Researchers from FireEye reported that a sophisticated threat actor, tracked as UNC1945, has been observed targeting Oracle Solaris operating systems for over two years.
The codename “UNC” used to track the group is used by FireEye for uncategorized groups
According to the experts, the attackers also used an exploit for a recently addressed zero-day vulnerability(CVE-2020-14871) in Oracle Solaris.
The UNC1945 group carried out attacks aimed at telecommunications companies and leveraged third-party networks to target specific financial and professional consulting industries.
“UNC1945 targeted Oracle Solaris operating systems, utilized several tools and utilities against Windows and Linux operating systems, loaded and operated custom virtual machines, and employed techniques to evade detection.” reads the report published by FireEye. “UNC1945 demonstrated access to exploits, tools and malware for multiple operating systems, a disciplined interest in covering or manipulating their activity, and displayed advanced technical abilities during interactive operations.”
In late 2018, the UNC1945 group was spotted compromising a Solaris server that had the SSH service exposed to the Internet to install a backdoor dubbed SLAPSTICK and steal credentials to use in later attacks.
519 later, in mid-2020, researchers observed another Solaris server that was connecting to the infrastructure previously associated with the attackers. In this case, the attackers deployed a remote exploitation tool dubbed EVILSUN designed to exploit the zero-day vulnerability CVE-2020-14871 in Solaris 9 server.
FireEye/Mandiant reported as the CVE-2020-14871 to Oracle, the IT giant addressed it with the release of the October 2020 Critical Patch Update. The CVE-2020-14871 flaw affects the Solaris Pluggable Authentication Module (PAM) and can allow an unauthentication attacker with network access to compromise the operating system.
In April 2020, researchers from Mandiant also discovered the availability of an ‘Oracle Solaris SSHD Remote Root Exploit’ on an underground marketplace. The exploit identified with EVILSUN is available for approximately $3,000 USD.
“According to an April 2020 post on a black-market website, an “Oracle Solaris SSHD Remote Root Exploit” was available for approximately $3,000 USD, which may be identifiable with EVILSUN.” reads the analysis published by Mandiant.
“Additionally, we confirmed a Solaris server exposed to the internet had critical vulnerabilities, which included the possibility of remote exploitation without authentication.”
The threat actor established a foothold on a Solaris 9 server by using the Solaris Pluggable Authentication Module SLAPSTICK backdoor.
Once established the backdoor, the threat actor dropped a custom Linux backdoor called LEMONSTICK on the workstation to achieve command execution, connection tunneling, and file transfer and execution.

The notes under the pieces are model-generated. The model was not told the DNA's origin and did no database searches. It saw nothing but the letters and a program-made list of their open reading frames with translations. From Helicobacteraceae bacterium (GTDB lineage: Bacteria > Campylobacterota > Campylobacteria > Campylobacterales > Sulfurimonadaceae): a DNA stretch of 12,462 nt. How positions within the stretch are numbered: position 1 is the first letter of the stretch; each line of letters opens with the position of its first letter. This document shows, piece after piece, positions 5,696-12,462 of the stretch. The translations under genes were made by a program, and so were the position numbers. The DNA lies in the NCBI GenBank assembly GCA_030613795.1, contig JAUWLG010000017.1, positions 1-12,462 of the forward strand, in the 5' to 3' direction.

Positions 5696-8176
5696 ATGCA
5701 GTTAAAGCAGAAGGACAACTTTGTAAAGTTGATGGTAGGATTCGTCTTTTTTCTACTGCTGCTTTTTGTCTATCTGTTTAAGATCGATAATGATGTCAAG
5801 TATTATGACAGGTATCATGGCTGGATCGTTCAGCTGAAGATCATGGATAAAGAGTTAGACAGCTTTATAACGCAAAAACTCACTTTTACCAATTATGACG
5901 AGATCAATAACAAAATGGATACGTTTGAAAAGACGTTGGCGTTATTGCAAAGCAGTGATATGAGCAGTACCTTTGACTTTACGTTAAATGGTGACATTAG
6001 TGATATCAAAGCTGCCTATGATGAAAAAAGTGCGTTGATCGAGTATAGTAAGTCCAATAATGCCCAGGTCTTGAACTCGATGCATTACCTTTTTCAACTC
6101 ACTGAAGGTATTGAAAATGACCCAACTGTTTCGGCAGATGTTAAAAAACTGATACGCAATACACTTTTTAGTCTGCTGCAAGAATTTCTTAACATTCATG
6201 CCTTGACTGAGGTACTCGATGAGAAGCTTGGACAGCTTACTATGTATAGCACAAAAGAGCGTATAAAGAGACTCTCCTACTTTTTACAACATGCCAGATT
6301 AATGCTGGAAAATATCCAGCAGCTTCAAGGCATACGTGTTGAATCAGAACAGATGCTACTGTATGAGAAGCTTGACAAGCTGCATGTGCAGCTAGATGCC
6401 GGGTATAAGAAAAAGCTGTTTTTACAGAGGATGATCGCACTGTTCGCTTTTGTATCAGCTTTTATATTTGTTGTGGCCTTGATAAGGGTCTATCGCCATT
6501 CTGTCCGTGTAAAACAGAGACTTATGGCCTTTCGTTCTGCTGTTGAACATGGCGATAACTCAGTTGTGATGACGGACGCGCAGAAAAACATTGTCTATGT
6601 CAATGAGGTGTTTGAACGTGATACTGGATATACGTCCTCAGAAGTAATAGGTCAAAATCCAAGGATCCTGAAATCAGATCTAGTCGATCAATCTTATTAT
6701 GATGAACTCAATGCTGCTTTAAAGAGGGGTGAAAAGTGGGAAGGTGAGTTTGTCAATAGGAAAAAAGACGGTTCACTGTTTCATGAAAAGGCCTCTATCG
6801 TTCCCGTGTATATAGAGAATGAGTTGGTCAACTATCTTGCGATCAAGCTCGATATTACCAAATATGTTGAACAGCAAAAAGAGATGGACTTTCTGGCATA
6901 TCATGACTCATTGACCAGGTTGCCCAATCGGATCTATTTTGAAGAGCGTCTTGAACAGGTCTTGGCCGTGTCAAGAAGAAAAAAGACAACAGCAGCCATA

UNC1945 obtained and maintained access to their external infrastructure using an SSH Port Forwarding mechanism,
UNC1945 maintained access using an SSH Port Forwarding mechanism, experts observed the group dropping a custom QEMU VM on multiple hosts, using a ‘start.sh’ script to have it executed inside of any Linux system.
The script contained TCP forwarding settings while the VM had preloaded multiple hacking tools, including post-exploitation applications, network scanners, exploits and reconnaissance tools. The list of preloaded tools included Mimikatz, Powersploit, Responder, Procdump, CrackMapExec, PoshC2, Medusa, and JBoss Vulnerability Scanner.
To evade detection, the threat actor placed tool and output files within temporary file system mount points that were stored in volatile memory. UNC1945 also used built-in utilities and public tools to modify timestamps and selectively manipulate Unix log files.
The attackers also collected credentials, escalated privileges, and moved laterally through multiple networks.
“UNC1945 used ProxyChains to download PUPYRAT, an open source, cross-platform multi-functional remote administration and post-exploitation tool mainly written in Python.” continues the report.
“At one target, the threat actor used a virtual machine to initiate a brute-force of SSH targeting Linux and HP-UX endpoints. Beginning with seemingly random usernames and shifting to legitimate Linux and Windows accounts, the threat actor successfully established SSH connections on a Linux endpoint. After successfully escalating privileges on an HP-UX endpoint and a Linux endpoint, UNC1945 installed three backdoors: SLAPSTICK, TINYSHELL, and OKSOLO.”
The attackers also used BlueKeep scanning tool to target Windows systems.
Experts noticed that the hackers did not exfiltrate any data from the victims in the observed attacks, in one case, they deployed the ROLLCOAST ransomware.
“The ease and breadth of exploitation in which UNC1945 conducted this campaign suggests a sophisticated, persistent actor comfortable exploiting various operating systems, and access to resources and numerous toolsets.” the researchers conclude. “Given the aforementioned factors, use of zero-day exploits and virtual machines, and ability to traverse multiple third-party networks, Mandiant expects this motivated threat actor to continue targeted operations against key industries,”
(SecurityAffairs – hacking, UNC1945)